We’ve covered various transparency reports before, but now the whole notion takes on a different feel in our post-PRISM world. Microsoft’s latest report details that it received 37,196 requests from law enforcement agencies between this January and June, which impacted 66,539 of its accounts. Seventy-seven percent of those requests were for data like a user’s name, IP history and billing address, and with 21 percent of requests, no data was disclosed at all. However, in 2.19 percent of queries by law enforcement, Redmond disclosed “at least some” customer content. What does that mean? Well, the company’s definition includes the subject or body of an email, photos stored in SkyDrive and address book info. According to the document, the info was all obtained via lawful warrants and court orders.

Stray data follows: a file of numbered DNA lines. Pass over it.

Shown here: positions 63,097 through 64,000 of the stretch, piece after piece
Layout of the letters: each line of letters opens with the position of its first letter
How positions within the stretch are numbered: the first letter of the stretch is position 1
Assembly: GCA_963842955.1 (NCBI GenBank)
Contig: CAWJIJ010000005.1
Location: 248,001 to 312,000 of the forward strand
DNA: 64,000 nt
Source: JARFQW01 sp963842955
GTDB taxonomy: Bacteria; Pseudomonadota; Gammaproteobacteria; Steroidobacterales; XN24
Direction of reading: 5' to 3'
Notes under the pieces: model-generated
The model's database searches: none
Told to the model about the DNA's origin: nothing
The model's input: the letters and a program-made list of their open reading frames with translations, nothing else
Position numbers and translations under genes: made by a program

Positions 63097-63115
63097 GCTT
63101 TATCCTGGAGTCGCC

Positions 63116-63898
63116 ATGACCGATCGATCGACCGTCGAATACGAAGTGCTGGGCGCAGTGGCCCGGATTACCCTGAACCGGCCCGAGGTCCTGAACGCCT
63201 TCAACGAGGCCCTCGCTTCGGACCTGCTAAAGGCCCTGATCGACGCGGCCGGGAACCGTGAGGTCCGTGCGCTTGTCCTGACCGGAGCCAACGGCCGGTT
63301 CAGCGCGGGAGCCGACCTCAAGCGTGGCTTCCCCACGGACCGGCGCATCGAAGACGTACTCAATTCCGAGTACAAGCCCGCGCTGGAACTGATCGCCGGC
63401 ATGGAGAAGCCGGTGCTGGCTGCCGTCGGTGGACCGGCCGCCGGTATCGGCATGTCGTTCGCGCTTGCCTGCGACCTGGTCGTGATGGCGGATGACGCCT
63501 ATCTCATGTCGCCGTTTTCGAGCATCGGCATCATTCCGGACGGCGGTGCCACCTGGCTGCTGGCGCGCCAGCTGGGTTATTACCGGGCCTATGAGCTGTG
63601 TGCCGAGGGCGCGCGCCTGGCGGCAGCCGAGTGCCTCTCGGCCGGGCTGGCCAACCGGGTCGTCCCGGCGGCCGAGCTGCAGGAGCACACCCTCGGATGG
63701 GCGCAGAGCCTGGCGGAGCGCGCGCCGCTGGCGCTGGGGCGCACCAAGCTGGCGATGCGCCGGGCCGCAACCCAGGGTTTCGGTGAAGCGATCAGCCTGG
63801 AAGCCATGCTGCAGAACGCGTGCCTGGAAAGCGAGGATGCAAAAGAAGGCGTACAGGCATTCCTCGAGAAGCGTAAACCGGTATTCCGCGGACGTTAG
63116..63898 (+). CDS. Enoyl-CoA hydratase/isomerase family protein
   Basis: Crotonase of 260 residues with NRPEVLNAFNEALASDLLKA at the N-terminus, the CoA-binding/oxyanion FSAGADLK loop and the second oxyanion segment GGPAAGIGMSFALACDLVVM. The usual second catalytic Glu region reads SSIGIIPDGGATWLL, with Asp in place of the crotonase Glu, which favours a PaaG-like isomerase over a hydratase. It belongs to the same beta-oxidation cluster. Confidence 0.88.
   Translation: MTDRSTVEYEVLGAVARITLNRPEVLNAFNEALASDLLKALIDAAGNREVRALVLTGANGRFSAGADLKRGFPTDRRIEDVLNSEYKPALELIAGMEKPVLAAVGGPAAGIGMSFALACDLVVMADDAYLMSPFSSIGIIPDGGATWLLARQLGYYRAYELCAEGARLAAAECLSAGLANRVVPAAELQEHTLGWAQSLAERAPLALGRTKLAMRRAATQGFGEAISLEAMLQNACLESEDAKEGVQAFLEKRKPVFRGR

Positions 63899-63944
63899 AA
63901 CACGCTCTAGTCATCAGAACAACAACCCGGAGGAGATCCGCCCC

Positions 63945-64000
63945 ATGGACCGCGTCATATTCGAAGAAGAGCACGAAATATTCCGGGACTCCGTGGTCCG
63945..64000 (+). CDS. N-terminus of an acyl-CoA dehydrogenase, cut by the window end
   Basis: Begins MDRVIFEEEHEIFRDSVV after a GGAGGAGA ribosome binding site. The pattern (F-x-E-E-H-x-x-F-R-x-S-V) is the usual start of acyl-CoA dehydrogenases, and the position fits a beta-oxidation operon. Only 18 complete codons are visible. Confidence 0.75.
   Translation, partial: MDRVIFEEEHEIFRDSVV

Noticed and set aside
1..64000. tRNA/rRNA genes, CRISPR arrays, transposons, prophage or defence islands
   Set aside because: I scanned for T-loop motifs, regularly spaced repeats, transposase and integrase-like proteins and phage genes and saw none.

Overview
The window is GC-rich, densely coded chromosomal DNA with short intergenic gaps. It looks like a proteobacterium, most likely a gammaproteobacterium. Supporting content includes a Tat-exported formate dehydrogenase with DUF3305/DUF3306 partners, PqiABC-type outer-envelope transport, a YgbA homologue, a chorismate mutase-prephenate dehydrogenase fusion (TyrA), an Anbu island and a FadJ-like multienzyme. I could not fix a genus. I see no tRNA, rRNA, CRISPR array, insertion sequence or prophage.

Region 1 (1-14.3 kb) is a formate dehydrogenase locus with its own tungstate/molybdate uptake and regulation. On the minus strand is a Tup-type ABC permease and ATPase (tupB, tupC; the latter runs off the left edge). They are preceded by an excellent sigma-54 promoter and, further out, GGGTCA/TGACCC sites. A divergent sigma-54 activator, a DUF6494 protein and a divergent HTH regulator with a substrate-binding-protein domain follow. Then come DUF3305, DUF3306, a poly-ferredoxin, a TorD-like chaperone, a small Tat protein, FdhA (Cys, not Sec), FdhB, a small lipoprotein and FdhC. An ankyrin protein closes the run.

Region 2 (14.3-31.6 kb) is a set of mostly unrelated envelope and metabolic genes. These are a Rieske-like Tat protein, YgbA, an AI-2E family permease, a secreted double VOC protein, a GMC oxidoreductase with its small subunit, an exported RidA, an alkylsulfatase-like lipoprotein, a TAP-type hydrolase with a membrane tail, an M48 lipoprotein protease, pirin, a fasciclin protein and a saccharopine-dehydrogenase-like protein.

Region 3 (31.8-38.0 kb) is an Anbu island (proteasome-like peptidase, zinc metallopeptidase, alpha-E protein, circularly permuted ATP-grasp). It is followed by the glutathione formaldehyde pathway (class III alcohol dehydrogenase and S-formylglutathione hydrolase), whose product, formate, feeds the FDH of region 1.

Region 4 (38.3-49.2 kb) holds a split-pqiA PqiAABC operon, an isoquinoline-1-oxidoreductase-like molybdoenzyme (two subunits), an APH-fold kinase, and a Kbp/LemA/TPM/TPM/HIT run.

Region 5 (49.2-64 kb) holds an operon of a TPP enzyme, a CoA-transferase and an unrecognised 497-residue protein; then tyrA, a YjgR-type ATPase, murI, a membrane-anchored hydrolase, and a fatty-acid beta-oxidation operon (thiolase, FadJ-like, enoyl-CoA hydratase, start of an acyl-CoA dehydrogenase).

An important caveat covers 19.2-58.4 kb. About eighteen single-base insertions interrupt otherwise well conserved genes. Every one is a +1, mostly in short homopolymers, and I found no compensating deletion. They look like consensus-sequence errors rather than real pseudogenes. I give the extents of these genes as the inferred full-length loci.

While National Security Letters also fall under the guise of law enforcement requests — which primarily come from the FBI in order to obtain records such as phone numbers and email addresses — Microsoft is only allowed to publish these statistics on an annual basis. Hence, they’re absent this time around, and will be published in the company’s next Law Enforcement Requests Report. To see just how deep the rabbit hole goes, do check out the source. We suggest putting on a pot of coffee, though — it’s not a quick read.
Filed under: Internet, Microsoft